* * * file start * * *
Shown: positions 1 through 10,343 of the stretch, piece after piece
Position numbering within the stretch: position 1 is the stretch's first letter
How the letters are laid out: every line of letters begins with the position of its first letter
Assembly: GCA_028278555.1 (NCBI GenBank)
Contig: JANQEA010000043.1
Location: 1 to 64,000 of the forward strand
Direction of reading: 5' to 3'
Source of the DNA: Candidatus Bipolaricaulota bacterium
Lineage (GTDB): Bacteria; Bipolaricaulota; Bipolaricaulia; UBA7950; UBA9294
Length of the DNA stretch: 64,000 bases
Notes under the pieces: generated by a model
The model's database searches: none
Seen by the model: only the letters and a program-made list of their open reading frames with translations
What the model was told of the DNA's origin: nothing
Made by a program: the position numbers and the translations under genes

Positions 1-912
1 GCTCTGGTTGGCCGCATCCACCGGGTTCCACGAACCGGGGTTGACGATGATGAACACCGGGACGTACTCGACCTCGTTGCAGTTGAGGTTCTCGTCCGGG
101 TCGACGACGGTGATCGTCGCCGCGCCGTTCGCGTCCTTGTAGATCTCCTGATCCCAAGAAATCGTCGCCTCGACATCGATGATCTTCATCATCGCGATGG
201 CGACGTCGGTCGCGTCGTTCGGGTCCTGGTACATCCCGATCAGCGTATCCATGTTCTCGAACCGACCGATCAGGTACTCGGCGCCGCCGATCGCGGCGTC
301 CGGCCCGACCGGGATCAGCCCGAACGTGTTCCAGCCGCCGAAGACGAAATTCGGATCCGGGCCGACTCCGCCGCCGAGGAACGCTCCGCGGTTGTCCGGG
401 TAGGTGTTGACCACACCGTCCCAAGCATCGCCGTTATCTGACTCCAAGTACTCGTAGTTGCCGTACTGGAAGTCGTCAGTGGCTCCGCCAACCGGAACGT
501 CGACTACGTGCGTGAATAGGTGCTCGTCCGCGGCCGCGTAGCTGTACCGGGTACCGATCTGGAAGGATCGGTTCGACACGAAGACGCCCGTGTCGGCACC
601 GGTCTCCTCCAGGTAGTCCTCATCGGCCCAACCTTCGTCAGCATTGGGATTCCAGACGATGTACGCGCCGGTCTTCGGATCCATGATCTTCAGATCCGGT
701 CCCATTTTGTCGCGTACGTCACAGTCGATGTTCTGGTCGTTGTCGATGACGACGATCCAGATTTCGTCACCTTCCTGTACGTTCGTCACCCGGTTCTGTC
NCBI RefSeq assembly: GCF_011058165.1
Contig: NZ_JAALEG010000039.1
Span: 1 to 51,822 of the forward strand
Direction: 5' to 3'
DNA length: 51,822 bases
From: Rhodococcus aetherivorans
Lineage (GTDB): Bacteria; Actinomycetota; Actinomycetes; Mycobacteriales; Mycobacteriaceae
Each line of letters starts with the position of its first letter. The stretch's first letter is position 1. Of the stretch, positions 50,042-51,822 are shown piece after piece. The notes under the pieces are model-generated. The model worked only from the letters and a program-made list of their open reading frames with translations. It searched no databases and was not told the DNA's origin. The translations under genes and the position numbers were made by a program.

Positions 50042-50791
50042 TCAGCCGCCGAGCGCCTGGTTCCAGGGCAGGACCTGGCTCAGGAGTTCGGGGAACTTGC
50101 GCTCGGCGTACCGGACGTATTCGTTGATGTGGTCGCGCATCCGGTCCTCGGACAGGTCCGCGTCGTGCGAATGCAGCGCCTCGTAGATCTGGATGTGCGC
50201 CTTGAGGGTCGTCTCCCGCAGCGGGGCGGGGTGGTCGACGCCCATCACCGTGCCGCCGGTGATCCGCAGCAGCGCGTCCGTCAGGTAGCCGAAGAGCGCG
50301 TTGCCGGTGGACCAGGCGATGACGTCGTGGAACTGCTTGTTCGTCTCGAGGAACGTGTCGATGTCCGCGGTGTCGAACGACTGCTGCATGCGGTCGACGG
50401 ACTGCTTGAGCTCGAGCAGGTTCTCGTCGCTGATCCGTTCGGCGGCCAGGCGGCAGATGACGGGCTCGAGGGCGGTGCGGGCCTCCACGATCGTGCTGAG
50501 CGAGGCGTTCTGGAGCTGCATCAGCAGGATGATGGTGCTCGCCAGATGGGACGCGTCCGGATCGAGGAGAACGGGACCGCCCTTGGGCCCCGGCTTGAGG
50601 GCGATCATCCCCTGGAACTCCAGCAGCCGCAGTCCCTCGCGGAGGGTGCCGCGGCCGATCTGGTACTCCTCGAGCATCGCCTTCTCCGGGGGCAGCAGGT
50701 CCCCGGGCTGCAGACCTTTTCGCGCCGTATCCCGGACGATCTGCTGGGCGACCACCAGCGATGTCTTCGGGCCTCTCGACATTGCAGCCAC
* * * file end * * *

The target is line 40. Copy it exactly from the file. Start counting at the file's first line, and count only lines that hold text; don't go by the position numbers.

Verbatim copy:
50601 GCGATCATCCCCTGGAACTCCAGCAGCCGCAGTCCCTCGCGGAGGGTGCCGCGGCCGATCTGGTACTCCTCGAGCATCGCCTTCTCCGGGGGCAGCAGGT